University of Florida
Event Type:
MSE Seminar
Talk Title:
Cracking the Code: How Defects will Shape the Future of 2D materials
Paper Tricentennial (RBI/IPST) 109

Abstract: Defects play an important role in the performance of two-dimensional (2D) materials, such as molybdenum disulfide (MoS2), as they could either deteriorate or improve material properties. These 2D materials have attracted attention for their potential applications as field effect transistors and transistor sando-electronic devices (e.g., tunneling transistors, photodetectors, and flexible electronics). Some suggested that 2D material-based devices could be used in space applications, where solar winds (primarily H+) and galactic cosmic rays (H+, e-, ionized heavy nuclei) can introduce irreversible damage to these electronic devices. It is therefore critical to obtain a mechanistic understanding of damage production mechanisms in 2D materials. In this presentation, we will cover what theory-driven experiments reveal about defect formation and evolution mechanisms in free-standing and substrate-supported MoS2. We will access stability of MoS2 under electron and ion irradiations and develop the requisite fundamental knowledge base needed to understand defect-property relationships in this unique class of materials. Finally, we will look into the future and see how cracking the code of defect dynamics will unlock the hidden potential of MoS2 for applications in devices.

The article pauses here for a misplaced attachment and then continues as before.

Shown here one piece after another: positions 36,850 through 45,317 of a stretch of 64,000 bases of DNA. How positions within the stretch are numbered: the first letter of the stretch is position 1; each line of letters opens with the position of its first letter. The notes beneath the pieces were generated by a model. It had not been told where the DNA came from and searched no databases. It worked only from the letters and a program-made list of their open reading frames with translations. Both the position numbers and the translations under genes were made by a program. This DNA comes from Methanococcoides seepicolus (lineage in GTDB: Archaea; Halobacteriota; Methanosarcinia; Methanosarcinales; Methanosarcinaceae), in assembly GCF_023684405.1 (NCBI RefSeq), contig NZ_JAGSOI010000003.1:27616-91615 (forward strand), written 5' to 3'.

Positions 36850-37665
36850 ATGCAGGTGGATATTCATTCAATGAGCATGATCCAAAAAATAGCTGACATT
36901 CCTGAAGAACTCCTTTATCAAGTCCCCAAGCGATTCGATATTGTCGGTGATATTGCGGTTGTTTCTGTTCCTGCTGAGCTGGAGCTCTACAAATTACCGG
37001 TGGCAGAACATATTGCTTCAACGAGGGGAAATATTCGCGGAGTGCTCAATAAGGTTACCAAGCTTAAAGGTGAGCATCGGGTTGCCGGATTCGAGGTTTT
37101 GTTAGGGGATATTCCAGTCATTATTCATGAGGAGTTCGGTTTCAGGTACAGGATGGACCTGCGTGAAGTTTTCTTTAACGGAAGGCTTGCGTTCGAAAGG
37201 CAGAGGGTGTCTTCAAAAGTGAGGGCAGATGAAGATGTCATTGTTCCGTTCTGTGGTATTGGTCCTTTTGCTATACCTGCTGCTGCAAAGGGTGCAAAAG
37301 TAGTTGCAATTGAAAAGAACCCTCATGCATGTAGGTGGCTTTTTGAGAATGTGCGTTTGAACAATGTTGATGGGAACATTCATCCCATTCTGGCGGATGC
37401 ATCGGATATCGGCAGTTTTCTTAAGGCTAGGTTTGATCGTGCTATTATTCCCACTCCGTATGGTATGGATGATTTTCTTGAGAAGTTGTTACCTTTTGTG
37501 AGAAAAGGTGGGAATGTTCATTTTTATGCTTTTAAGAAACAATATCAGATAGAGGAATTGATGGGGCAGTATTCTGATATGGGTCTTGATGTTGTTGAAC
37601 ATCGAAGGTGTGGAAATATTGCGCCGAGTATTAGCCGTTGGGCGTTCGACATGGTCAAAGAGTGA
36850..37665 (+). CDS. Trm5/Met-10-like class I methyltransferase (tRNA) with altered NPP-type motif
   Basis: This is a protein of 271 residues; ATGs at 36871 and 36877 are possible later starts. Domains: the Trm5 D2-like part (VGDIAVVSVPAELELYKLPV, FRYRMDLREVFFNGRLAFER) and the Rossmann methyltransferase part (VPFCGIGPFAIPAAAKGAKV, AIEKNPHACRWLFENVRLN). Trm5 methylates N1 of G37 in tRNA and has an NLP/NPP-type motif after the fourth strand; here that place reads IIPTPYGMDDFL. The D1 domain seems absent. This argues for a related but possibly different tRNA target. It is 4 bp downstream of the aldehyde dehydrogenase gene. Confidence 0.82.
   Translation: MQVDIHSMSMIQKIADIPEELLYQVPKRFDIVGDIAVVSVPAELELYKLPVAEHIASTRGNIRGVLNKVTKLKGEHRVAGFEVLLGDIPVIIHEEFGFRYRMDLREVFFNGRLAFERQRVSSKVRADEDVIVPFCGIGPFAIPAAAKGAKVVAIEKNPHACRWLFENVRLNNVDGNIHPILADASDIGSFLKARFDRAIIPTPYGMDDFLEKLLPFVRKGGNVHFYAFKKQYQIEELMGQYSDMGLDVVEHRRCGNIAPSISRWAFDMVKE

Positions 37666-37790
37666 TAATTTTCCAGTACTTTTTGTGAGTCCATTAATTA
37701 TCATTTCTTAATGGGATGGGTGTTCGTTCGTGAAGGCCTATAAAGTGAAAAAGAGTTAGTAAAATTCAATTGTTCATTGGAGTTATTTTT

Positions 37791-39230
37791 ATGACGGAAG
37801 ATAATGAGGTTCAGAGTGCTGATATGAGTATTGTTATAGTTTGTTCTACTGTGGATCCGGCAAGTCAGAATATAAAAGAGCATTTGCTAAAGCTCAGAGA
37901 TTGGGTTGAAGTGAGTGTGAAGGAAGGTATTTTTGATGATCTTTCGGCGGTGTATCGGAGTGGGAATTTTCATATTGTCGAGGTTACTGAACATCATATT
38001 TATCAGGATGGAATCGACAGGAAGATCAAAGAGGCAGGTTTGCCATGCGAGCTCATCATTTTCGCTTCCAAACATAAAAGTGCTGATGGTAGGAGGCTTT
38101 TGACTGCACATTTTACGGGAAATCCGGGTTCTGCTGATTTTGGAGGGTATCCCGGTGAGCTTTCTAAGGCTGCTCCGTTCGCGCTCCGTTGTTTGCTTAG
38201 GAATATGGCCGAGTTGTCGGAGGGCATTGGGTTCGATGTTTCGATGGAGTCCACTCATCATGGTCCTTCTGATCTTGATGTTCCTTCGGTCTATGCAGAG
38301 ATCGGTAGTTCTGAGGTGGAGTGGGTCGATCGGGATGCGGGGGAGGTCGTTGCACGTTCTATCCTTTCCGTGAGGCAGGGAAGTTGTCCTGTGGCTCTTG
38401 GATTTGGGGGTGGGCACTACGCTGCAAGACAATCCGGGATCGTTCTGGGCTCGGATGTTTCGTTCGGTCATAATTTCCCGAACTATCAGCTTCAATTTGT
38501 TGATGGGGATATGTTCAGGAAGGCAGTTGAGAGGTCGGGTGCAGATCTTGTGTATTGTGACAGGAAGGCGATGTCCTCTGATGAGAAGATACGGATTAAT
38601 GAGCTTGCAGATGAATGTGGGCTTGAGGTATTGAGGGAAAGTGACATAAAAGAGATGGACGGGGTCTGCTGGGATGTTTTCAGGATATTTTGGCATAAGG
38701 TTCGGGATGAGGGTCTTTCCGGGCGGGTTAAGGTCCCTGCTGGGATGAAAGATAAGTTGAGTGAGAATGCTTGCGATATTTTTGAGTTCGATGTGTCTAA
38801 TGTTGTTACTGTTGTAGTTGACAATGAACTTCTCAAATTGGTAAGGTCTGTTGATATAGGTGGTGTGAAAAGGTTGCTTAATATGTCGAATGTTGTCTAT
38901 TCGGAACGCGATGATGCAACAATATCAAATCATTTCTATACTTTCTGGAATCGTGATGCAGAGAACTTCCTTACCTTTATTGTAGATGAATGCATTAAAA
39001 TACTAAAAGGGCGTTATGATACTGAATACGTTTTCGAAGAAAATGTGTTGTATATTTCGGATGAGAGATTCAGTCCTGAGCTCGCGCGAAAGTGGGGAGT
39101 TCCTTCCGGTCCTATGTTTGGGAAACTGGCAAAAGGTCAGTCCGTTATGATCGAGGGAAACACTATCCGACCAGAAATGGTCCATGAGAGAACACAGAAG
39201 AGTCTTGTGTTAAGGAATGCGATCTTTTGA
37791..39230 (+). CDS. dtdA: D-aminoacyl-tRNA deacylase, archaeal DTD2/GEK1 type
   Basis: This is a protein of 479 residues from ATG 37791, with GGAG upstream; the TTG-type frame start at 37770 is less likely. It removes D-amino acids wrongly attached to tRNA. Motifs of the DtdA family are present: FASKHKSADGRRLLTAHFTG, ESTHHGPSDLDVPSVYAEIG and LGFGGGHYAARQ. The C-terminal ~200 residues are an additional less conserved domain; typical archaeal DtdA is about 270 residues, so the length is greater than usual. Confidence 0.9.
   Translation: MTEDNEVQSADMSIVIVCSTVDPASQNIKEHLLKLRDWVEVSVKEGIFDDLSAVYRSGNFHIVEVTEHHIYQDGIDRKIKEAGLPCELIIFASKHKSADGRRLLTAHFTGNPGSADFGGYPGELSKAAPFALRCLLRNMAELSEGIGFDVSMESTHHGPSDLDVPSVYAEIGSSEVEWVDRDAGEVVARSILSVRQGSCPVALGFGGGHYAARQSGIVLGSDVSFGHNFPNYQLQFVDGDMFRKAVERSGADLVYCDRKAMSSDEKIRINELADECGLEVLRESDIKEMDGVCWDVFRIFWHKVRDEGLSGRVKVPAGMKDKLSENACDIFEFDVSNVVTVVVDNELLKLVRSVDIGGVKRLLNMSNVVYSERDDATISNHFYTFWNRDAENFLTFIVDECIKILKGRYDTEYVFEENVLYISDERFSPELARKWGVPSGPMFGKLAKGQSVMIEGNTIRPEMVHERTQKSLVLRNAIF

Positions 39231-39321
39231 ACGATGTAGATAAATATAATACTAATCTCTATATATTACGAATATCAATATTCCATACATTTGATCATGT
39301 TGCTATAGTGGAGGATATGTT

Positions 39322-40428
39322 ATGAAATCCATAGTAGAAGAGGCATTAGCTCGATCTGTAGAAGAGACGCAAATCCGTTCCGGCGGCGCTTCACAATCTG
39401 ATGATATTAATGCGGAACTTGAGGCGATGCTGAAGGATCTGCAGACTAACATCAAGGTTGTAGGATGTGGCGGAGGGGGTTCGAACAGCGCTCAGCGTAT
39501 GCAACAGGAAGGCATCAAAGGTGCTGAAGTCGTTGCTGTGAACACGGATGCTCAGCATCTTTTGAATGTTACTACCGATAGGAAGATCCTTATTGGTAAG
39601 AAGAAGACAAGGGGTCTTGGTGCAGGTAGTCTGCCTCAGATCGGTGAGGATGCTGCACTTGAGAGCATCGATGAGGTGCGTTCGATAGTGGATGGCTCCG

Biography: Dr. Aitkaliyeva is an Associate Professor of Nuclear Engineering and Materials Science and Engineering at the University of Florida (UF), where she leads the Materials for Nuclear Advancement and Technology in Extreme Environments (MANATEE) research group. Her research concentrates on mechanistic understanding of material degradation mechanisms in extreme environments (i.e., irradiation, temperature). Prior to joining UF in Spring 2017, she was a staff scientist at Idaho National Laboratory (INL). Dr. Aitkaliyeva received her PhD in Materials Science & Engineering and MS in Nuclear Engineering at the Texas A&M University.